Student or Learner
I'm wondering why this expression, "a savings" uses both "a" and a plural form together?
Here is an example sentence;
We hope to cut the number of personnel by 800 the first year at a savings of over 20 million dollars.
Is "a saving of..." or "savings of..." also correct?
I don't whether this is a difference of English variant, but a savings here sounds wrong to me- you can have things like a savings account, but here I would say a saving.
In British English we say "a saving of". The use of the plural form is an Americanism, which is totally unacceptable in British English and would be marked down in an exam.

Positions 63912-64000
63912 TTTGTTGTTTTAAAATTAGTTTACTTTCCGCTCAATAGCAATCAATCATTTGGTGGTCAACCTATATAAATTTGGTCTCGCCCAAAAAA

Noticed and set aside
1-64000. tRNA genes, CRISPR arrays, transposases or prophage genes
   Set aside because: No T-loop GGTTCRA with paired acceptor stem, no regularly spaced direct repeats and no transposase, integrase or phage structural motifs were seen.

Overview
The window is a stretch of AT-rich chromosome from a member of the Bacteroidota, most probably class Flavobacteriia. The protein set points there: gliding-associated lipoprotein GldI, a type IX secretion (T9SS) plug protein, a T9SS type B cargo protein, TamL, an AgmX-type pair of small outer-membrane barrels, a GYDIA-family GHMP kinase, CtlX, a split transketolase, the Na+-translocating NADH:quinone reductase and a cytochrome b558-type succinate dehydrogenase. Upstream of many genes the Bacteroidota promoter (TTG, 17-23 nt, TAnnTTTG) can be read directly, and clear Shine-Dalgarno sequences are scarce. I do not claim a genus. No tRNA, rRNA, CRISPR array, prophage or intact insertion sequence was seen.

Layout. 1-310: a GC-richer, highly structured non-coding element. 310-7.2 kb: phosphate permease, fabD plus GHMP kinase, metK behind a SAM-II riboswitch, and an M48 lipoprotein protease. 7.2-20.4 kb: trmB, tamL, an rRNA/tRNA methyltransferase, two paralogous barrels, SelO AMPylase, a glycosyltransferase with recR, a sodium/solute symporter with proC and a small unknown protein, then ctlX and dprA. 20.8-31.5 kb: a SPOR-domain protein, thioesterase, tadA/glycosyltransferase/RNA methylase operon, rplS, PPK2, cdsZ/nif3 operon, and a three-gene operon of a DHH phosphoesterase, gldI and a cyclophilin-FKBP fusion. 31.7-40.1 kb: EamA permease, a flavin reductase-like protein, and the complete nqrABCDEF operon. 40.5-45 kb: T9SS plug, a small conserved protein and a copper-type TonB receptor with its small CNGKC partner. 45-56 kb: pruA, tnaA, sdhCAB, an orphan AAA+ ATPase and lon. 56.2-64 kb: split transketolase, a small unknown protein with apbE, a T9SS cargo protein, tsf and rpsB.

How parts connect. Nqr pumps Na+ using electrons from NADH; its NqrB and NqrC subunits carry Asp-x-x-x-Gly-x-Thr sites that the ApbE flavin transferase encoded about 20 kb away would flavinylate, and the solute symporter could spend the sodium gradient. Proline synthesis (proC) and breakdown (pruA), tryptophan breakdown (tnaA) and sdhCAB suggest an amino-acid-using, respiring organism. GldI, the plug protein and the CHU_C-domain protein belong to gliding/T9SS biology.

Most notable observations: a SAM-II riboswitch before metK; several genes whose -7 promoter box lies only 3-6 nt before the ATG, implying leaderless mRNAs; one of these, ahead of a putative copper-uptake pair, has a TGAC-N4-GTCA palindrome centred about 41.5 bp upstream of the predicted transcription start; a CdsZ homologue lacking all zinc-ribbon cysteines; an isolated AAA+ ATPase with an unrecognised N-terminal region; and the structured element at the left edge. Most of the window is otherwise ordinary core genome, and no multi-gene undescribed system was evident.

This is one case where you really need to know which version of the language you are speaking!
Here are a couple of other words that use the -s ending:
politics, economics, mathematics, surroundings. The last is always plural, however.